Life in a metro

Shruti Sud who has been asked by several people to add a T in the second position of her surname leads us on a different train of thought. Flawless victory, we say.

Customer Survey, mPower The marketing interest group of IIM Kozhikode

Whenever I pictured what market research would involve, an image of a large branded store teeming with enthusiastic shoppers would come to my mind as the ideal location for interacting with customers and understanding the rationale behind their purchases. Thus when a marketing research project was actually thrusted on me during my internship with Voltas and I was asked to find out who the Voltas customer really was, my first impulse was to verbally administer a questionnaire on those shopping in malls and markets. But little had I known that people could be so insensitive to the little demands on their time made by a helpless MBA intern. The questionnaire being a little lengthy, since yours truly didn’t want to take the risk of missing out on any important parameters that couldn’t be collected later, took around 15 minutes to finish during which time most of the respondents would run away rudely stating they didn’t have time to waste on senseless marketing studies, leaving my survey incomplete. Only the politest among them would take the trouble of coming up with a reason for not being able to sit through the length of the questionnaire some of which were as inane as “My dog is alone at home. I need to get to him fast.”

It was on one of my never-ending rides on the Delhi Metro to my home from office, getting bored and sulking about the general unhelpful attitude of the Delhi public towards helping an intern successfully complete her summer project, that the eureka moment struck me. The place I was sitting in was the perfect setting to explore the depths of the consumer’s mind. The passengers were all sitting idle in the Metro and so had all the time in the world to spare on my little study. From here there was nowhere they could run off to giving silly excuses. Even if they disembarked at a station I could follow them on to the platform, finish my survey and then catch the next train going in the same direction. Metro with its well-developed intricate network covering majority of the vastness that was Delhi, was truly a blessing in God’s disguise for me and I patted myself on the back for my foresight in voting for Congress in the previous elections. Precisely because Metro lines criss-crossed the length and breadth of Delhi and that people from all strata of society travelled by it, I was served a sample on a platter which was representative both with respect to the region of Delhi the respondents belonged to as to their economic conditions.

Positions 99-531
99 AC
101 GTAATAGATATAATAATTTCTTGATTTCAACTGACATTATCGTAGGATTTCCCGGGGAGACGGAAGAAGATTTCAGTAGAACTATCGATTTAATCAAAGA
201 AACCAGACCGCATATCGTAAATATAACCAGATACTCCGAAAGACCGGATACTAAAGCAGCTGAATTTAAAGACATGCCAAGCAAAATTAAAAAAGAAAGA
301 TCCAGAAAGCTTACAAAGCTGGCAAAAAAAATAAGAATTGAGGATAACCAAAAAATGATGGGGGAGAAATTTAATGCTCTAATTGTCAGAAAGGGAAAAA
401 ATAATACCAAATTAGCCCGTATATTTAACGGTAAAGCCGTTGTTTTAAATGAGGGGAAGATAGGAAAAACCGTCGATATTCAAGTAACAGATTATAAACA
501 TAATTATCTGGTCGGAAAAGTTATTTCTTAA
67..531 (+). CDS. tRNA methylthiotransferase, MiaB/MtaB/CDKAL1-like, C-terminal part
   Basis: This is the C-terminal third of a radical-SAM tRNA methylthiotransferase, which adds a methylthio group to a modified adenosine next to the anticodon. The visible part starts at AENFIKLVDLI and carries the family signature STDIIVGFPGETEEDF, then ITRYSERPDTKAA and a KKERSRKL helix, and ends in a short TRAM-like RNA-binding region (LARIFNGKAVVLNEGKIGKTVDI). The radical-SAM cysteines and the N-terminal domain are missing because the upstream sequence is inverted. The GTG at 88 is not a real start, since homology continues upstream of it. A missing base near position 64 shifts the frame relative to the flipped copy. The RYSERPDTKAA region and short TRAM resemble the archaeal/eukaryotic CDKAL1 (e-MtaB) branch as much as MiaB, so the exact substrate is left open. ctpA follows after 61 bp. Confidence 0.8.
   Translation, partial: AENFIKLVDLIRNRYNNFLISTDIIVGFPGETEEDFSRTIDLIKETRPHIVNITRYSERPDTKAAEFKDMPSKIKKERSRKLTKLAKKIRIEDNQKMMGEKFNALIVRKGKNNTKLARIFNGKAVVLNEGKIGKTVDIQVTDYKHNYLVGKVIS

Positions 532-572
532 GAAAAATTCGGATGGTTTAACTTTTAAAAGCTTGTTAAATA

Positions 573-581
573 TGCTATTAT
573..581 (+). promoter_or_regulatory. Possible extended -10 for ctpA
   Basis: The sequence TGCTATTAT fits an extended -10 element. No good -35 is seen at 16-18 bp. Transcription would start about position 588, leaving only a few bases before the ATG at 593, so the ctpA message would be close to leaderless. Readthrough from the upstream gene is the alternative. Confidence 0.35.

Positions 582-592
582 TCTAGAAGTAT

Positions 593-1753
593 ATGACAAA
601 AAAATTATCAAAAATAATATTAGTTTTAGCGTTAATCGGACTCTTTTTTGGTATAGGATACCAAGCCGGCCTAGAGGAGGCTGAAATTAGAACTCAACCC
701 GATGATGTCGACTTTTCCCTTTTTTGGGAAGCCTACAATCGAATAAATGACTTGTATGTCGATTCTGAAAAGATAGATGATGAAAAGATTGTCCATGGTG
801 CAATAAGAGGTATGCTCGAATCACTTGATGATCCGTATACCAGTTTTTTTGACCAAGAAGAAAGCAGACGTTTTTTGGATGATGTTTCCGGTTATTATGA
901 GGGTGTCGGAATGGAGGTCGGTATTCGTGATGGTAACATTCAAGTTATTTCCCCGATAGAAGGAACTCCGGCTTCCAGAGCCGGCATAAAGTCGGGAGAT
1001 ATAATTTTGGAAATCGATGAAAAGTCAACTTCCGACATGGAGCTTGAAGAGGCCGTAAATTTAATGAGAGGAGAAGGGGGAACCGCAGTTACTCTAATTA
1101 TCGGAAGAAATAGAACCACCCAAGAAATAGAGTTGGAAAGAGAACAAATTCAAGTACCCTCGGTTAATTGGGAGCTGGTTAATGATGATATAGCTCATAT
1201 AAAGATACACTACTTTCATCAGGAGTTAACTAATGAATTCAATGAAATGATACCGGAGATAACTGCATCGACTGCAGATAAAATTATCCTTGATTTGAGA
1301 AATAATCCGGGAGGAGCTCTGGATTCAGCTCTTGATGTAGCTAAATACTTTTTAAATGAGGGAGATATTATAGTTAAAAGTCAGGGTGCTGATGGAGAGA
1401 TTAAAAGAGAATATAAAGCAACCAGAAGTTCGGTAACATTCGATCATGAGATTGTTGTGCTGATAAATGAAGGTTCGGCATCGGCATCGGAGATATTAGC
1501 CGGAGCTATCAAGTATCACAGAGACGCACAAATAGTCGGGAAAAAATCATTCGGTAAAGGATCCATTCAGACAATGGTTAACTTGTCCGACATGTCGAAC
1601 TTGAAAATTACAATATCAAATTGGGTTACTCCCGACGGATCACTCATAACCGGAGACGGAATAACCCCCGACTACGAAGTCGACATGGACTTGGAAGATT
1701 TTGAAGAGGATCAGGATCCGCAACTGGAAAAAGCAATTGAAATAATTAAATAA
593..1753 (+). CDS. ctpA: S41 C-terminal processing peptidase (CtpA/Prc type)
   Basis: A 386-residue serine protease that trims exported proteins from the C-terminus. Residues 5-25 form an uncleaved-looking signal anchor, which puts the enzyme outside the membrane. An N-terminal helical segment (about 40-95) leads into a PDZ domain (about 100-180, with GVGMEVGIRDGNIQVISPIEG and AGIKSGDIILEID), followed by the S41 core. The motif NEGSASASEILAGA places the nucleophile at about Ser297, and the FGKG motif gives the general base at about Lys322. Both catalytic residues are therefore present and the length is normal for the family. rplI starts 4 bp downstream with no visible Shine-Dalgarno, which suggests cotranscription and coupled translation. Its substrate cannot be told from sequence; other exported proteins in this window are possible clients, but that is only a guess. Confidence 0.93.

So for the next 2 weeks, the Metro became my second home. For almost 6 hours daily, because that is all my stamina allowed me, I was on the move from Dilshad Garden to Gurgaon, from Model Town to Ashok Vihar – areas of Delhi that I had never visited before were experienced through the metro stations. I would step onto any train and ask the first passenger I encountered about the station they were travelling till. If their destination was at least 4 stops away I would begin with my survey otherwise I would move on to the next passenger. It was the closest I have ever felt to being a tramp. One day I bumped into an old school friend at the bustling Kashmere Gate metro station and when she asked me where I was going, I replied “Anywhere! I just need to be back at the Malviya Nagar metro station (which is right next to my home) by 6.” Needless to say, she was astounded and consequently I had to explain to her the methodology I was employing for completing my internship project.

Those 2 weeks were completely exhausting. Every day was a struggle. I had propped up an incentive of a Nirulas ice-cream at Rajiv Chowk Metro station at the end of the day for myself and at times that was the only thing that kept me going. Executing such surveys taught me patience like nothing else ever has but at the end of the day, I look back and wonder how many people can claim to having travelled on each and every Metro line that has been set in Delhi. Now that’s an achievement!

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3 Responses to Life in a metro

  1. wbsterhh says:

    Nice idea. Stud. :)

  2. Zennmaster says:

    Bwuahahahahaha! Ah the usual travails of a quant Qre…

  3. Monodeep Saha says:

    Just phenomenal, I am an analytics consultant.. this is just a phenomenal idea.. and hats off to your patience of travelling.. I myself would have buckled down much before…

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